Title: Production of Aqueous Bromine using Electrohalogenation Systems
Learners will be exposed to a newly developed technology that can directly produce aqueous bromine solutions through electrolytic processes.
Andrew K. Boal, Ph.D.
While a variety of both oxidizing and non-oxidizing biocides are used to disinfect waters in cooling towers, aqueous bromine is one of the most common biocides used for this application. Since hypobromous acid is present in greater relative amounts in the high pH environment typically found in cooling towers, aqueous bromine is often considered to be a superior disinfection option relative to other oxidizing biocides, despite the increased costs associated with the use of bromine. Aqueous bromine can be introduced into a cooling tower either through the addition of sodium bromide in conjunction with sodium hypochlorite or chlorine gas or by using delivered stabilized sodium hypobromite solutions. While these options can deliver the desired aqueous bromine to the cooling tower being disinfected, they are accompanied by operational challenges such as complex injection controls, high operational costs, and the requirement of handling hazardous chemicals. Electrochlorination systems have long been used to address similar issues when treating water with aqueous chlorine by making sodium hypochlorite-based oxidant solutions on location and on demand using only salt, water, and electricity. Recently research and development has enabled the use of this same process to produce aqueous bromine solutions through the electrolysis of brines comprised of sodium chloride and sodium bromide with the addition of sulfamic acid as a bromine stabilizing agent. This paper will present the chemical and engineering aspects of this process and discuss how aqueous bromine solutions produced through electrohalogenation can be used as part of an overall cooling tower water treatment program.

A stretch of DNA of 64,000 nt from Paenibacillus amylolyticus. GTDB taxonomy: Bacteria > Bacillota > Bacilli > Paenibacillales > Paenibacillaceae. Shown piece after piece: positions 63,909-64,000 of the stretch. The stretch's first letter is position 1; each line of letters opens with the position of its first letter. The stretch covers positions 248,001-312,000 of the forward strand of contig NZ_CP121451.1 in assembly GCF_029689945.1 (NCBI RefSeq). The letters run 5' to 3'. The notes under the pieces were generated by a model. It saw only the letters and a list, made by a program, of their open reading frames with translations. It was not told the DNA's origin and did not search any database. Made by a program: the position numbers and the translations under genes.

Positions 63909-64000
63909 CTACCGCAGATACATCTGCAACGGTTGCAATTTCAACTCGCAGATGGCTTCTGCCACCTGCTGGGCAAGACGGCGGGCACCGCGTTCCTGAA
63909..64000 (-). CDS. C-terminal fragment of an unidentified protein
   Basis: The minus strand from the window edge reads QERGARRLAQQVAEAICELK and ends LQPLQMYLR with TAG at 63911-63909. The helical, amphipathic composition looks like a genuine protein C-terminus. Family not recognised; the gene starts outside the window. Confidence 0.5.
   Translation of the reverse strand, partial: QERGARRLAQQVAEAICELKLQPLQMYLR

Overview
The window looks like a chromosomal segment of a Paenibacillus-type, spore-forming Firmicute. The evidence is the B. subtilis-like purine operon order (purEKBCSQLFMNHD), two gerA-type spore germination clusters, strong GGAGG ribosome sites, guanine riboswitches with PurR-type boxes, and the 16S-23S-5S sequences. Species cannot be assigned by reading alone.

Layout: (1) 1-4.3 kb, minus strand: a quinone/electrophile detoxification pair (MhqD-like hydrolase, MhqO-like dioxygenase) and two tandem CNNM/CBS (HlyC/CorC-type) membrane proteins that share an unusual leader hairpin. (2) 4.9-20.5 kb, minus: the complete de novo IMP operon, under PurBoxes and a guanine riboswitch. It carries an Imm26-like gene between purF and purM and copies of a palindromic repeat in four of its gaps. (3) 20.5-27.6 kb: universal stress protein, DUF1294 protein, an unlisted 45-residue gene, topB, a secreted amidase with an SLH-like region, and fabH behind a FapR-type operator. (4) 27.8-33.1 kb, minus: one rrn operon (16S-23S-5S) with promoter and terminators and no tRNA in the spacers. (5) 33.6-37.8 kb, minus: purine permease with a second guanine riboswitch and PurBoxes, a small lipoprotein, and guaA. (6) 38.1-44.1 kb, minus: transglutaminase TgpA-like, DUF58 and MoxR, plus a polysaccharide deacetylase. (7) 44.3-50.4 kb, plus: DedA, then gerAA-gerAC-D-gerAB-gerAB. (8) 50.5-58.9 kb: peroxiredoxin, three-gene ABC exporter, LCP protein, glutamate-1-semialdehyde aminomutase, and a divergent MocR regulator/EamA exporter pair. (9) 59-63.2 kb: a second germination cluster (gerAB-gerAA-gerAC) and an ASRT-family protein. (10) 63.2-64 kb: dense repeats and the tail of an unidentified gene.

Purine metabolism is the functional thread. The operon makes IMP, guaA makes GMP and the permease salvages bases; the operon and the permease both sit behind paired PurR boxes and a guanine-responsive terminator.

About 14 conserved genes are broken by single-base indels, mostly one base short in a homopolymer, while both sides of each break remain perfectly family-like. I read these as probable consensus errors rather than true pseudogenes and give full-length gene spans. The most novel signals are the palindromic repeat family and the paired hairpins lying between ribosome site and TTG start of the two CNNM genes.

Dr. Boal obtained is Ph.D. in Organic Chemistry from the University of Massachusetts, Amherst in 2002. After graduating, Dr. Boal worked for Sandia National Laboratories and a NASA funded research center at the University of Hawaii before joining the private sector by taking a job at MIOX. While at MIOX, he took on increasing responsibilities in the development of novel water treatment chemistries based on electrolysis systems and eventually became the Chief Scientist for MIOX. Over the last several years as MIOX has evolved into a business unit of De Nora Water Technologies, Dr. Boal has taken on a more commercial-focused role and currently manages business development opportunities for electrochlorination systems in the Oil and Gas market space while continuing to support new technology development programs at DNWT.